If they have not found a new home locally by September her daughter will not be able to take up her new place at primary school.

Luton Borough Council said their “severe housing shortage” is down to landlords demanding rents higher than can be covered by Housing Benefits and competition from London authorities.

read the rest of this story here:

The attack on housing associations was much worse than expected

By Jenny Brown, head of social housing, Grant Thornton UK

Initially there were some pleasant confirmations in the Budget for housing associations with devolved powers to areas such as Greater Manchester allowing greater planning freedoms.

The much debated Right to Buy was, this time around, skated across as part of a wider comment. This is unsurprising given there are still so many elements of this policy to be thrashed out. With that in mind it was always unlikely that anything specific would be announced today.

When the Chancellor began his proposals for welfare reform all was in order and he set off as anticipated, focusing on funding for the elderly and vulnerable – and then came the sting in the tail. Social housing rents are to be reduced by 1% per year for the next four years. Government figures estimate it will make savings of (and therefore reduce income in social housing by) £4.28 billion over the next five years.

Whilst the sector had been bracing itself for an attack – this was not the expected form and it is much worse than expected. Our discussions with associations in recent weeks have focused on an expectation that benefits would be cut and capped (which they were). Housing associations were expecting these measures to have a greater impact on the ability of residents on benefits to pay, resulting in further pressure on arrears.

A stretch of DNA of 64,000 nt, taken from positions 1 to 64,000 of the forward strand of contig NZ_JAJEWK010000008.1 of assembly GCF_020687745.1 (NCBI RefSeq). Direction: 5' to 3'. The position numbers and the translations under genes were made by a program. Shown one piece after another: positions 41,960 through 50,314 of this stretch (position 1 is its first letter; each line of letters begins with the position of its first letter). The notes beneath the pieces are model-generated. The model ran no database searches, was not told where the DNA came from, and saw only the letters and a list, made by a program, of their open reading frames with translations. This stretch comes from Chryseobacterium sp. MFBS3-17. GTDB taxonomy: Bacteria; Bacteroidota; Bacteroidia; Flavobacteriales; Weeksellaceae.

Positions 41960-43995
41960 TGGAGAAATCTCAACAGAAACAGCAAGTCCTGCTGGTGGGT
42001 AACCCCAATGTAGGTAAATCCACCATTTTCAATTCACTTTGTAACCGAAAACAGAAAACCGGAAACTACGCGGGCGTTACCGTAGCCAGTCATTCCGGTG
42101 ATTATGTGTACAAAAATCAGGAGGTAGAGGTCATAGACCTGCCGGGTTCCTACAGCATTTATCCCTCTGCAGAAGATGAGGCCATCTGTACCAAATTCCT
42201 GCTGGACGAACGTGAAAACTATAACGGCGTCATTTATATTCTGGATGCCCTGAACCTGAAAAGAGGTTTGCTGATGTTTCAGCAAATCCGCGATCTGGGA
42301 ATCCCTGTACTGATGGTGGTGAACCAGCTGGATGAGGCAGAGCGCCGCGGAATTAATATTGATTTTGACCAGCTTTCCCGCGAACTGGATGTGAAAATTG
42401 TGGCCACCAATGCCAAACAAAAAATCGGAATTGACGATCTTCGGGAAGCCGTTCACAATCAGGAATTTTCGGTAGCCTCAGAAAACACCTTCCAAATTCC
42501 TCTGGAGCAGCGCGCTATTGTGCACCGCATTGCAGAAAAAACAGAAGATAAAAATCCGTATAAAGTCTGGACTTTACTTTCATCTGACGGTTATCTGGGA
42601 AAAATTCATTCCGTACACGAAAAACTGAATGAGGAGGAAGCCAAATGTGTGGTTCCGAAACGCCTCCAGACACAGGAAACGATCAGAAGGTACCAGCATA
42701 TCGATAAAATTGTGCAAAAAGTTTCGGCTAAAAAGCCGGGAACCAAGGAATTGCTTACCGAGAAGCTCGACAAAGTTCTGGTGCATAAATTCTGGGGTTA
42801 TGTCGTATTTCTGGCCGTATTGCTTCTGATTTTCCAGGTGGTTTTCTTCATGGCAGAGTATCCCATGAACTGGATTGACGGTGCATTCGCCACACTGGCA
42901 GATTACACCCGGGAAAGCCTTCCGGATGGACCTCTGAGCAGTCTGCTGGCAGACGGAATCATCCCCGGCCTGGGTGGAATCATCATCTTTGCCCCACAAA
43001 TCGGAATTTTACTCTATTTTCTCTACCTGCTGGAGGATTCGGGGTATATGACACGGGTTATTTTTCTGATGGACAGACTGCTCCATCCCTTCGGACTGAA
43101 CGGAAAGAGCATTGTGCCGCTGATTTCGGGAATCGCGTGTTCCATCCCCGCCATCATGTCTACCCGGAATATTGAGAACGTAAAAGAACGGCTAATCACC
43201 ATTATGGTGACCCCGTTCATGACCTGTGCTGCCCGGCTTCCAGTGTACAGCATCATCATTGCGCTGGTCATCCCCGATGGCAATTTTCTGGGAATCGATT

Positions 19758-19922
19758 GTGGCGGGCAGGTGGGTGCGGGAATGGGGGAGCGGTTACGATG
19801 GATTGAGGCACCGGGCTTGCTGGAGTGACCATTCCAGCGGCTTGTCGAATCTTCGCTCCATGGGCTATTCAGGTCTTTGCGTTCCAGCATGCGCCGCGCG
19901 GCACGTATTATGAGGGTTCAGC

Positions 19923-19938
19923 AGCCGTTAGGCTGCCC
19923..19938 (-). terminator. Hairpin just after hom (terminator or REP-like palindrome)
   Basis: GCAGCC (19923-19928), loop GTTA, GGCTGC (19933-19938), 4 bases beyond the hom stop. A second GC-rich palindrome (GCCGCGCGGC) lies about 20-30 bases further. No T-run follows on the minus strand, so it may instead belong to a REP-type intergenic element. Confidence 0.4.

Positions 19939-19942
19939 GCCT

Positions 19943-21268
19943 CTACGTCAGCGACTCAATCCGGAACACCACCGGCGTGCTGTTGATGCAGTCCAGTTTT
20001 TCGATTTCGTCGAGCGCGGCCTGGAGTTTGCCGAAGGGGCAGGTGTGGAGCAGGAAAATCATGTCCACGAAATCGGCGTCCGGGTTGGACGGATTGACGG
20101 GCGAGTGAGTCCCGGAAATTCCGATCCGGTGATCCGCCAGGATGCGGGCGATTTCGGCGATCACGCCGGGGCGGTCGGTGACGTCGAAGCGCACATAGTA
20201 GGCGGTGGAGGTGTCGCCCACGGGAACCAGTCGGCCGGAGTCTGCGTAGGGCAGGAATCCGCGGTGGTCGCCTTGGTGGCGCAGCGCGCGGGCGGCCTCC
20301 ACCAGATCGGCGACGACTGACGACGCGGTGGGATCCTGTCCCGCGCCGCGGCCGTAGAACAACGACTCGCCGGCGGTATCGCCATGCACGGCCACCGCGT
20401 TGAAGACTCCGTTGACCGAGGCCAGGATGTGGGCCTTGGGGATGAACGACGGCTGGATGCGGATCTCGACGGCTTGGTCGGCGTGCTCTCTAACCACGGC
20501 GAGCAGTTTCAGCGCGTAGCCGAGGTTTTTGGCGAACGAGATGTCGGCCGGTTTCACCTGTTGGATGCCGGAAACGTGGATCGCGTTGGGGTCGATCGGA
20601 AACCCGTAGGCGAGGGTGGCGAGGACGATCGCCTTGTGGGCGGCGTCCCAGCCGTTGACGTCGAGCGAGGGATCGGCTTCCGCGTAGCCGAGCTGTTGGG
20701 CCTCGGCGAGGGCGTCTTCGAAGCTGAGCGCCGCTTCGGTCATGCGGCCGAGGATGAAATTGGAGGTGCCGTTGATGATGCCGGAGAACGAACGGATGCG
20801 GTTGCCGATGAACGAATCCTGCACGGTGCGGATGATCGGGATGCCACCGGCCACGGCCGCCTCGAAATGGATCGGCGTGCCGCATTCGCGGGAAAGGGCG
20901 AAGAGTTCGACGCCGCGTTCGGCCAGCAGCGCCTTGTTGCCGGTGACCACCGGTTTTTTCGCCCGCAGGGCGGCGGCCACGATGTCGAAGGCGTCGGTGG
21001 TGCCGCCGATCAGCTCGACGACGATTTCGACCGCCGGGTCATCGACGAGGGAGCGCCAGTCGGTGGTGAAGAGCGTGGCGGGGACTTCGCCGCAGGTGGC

Associations had already started to consider how the impact of this might be addressed, with some worrying that it may force them to reduce the proportion of their social housing properties rented to those on benefits. Whilst unpalatable to many, in these circumstances there are options to mitigate available.

Instead, Osborne has actually reduced the baseline amount that the housing associations may charge in the first place – regardless of the income source ie private or housing benefit. This is particularly critical to some of those associations who have in recent years secured ‘alternative funding’ where payments or returns are based on an assumption of a steady increase of income.

Indeed, many associations have found it is this assumption of steady income that has secured interest of investors in bonds and other funding mechanisms. Without this funding, the sector’s ability to borrow at a reasonable rate, allowing organisations to invest in new homes and provide valuable input into the construction economy, is likely to be severely affected. The knock on effect is that housing associations are left with few available options for action that won’t significantly affect the amount of social housing available.

The measures also make a mockery of the 10 year rent agreement which came in to effect from April 1 this year. There is now real doubt as to what government expects of housing – as it stands these organisations are expected to behave as both public and private entities depending on the policy in question. Their ability to meet their objectives is now being critically hampered.

read the rest of this article here:


‘Rogue’ Landlords Raking In £5.6bn From Unsafe Homes, Says CAB

Rogue private landlords are raking in an estimated £5.6bn from unsafe homes that fail to meet minimum legal standards, a new report shows today.

The damning study from Citizens Advice Bureau (CAB) reveals that 740,000 private rental tenants in England are living in homes that pose a serious health hazard.